At Brown Sugar Bakeshop they’ll be offering chocolate dipped strawberries in traditional dark or white. They’ll also be serving up their “deluxe-dipped” versions, wherein they’ll be coating the chocolate in toppings such as toasted coconut, salted caramel, and chocolate chips. They’ll also be doing 8 inch round red velvet “LOVE” cakes, heart shaped brownies.
Sweet Love, who recently celebrated its first birthday, will be doing chocolate dipped strawberries, larger “sweet heart” cakes designed for two (key word: “designed”…this, by no means, prevents you from wolfing the entire thing yourself), cookie dough truffles, iced sugar cookies, and cake truffles.
(For the address and contact information of each bakery, please see the links posted above)
4430 Hwy 5 Ste. 8
In a perfect world I would be able to subsist entirely on a diet of cheeseburgers, tacos, and donuts every day of my life. Unfortunately, this would be in direct opposition with my plans to, you know, continue living past 45 years old. With that in mind, I try to remain fairly health conscious whenever possible. Old Mill Bakery has been a staple in our home for some time now due to their ability to provide exceptional whole-grain breads and rolls. Sure, you expect to pay more for a loaf of stone-ground honey whole wheat from Old Mill than you would for a bag of Wonder Bread from Wal-Mart, but the quality and nutritional benefits in the former always outweigh the price of the latter. I am fond of Old Mill bread for its density, earthy-whole grain flavor, and soft, chewy texture. The whole grain breads come in a variety of tantalizing flavors including raisin, cinnamon and walnut, sesame and sunflower seed, or cranberry with orange zest. If you are not in the mood for a hearty whole grain bread, Old Mill is churning out a large variety of savory and sweet breads to fit any palette. Many breads are on a rotating list of daily specials. I won’t bore you with a lengthy discussion of each, but one you will not want to miss is the tomato, Italian herb, and mozzarella cheese available on Thursdays. It’s a purchase that will likely last less than two days in your breadbox, I promise.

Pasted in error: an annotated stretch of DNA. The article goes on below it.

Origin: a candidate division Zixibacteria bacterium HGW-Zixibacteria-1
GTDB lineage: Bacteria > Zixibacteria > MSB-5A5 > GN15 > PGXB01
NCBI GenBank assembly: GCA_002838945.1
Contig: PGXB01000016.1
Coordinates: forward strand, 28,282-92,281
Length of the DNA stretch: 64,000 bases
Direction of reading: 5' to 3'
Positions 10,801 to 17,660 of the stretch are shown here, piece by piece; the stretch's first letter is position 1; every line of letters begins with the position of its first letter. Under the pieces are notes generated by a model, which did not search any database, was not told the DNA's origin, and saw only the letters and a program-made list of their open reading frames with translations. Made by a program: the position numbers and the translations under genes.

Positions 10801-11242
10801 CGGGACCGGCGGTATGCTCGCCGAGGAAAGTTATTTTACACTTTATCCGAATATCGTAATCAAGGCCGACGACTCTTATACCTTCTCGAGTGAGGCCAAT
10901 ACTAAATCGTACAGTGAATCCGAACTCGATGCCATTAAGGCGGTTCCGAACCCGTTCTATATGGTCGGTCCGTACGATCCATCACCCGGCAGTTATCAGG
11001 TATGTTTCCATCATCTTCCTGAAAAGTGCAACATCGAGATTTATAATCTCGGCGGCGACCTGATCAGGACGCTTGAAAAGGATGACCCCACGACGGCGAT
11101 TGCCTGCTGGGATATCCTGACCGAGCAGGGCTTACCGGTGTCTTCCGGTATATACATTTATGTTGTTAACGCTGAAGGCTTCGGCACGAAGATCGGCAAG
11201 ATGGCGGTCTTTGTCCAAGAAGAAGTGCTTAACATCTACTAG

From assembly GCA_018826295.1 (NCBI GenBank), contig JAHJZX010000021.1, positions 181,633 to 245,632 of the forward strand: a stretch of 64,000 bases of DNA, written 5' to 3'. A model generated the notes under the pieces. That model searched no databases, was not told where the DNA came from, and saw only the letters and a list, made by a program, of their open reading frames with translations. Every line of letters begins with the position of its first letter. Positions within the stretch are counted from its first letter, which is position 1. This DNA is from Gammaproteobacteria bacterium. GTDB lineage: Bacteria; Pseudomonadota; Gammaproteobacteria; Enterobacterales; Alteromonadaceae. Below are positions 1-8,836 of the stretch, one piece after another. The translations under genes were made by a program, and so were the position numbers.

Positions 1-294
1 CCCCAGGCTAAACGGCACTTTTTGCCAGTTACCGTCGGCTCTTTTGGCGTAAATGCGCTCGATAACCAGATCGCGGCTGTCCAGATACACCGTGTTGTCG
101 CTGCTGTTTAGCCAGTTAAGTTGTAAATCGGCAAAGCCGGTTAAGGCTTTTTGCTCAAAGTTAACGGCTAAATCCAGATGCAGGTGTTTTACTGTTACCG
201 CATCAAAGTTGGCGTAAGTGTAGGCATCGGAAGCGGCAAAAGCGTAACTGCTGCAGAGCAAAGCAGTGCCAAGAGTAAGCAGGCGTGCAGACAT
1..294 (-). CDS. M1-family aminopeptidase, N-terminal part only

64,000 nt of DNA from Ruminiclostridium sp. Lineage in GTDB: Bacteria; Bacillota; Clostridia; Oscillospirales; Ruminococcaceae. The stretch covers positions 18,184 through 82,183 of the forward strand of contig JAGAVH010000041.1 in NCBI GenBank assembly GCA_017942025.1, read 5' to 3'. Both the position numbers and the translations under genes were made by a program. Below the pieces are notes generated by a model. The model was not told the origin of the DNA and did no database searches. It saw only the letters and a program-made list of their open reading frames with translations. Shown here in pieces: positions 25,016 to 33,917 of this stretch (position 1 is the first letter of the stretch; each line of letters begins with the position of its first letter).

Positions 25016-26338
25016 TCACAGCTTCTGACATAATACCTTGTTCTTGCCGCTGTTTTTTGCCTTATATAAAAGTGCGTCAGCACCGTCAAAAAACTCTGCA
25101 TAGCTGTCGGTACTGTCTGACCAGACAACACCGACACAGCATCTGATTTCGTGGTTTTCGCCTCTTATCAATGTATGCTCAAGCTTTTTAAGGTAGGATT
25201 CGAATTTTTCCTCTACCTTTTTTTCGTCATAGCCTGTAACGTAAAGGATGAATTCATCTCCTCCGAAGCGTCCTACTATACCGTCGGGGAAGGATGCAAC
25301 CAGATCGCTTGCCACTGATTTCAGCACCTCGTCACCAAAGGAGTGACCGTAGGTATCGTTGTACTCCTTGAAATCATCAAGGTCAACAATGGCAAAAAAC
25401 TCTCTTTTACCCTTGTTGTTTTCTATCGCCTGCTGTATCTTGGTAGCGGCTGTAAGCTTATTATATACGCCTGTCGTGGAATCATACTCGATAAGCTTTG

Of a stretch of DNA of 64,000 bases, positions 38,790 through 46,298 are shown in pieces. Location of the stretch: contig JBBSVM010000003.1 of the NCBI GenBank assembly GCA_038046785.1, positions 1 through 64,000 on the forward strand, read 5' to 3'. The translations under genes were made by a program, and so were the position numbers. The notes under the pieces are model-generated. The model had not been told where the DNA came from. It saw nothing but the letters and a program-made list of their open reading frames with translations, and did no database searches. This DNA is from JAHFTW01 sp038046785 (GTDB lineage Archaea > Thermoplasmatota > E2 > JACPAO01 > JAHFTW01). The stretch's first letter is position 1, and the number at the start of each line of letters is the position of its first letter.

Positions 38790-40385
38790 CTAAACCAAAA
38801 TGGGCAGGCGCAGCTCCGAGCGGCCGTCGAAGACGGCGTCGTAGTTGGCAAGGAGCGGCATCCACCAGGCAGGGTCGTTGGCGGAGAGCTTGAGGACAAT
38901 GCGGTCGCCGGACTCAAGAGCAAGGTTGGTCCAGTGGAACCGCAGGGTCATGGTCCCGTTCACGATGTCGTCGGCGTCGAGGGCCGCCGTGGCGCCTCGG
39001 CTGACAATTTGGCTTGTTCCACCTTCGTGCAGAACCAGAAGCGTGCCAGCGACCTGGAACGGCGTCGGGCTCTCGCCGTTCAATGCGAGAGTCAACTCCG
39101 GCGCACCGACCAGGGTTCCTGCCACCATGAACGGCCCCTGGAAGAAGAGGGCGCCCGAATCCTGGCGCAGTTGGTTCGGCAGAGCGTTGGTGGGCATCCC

Somehow, I had never made it to Old Mill for breakfast until recently. But after hearing they made honorable breakfast sandwiches and other tasty breakfast morsels, I could not resist the call o’ the carbohydrate for long. As I walked through their doors soon shortly after opening, I was immediately greeted by the wafting aroma of freshly baked bread. A couple young bakers stood in full view, kneading and cutting dough for the days loaves, and a worker behind the counter toted large trays carrying many of the day’s goods for the display case. There are few better ways to begin a morning.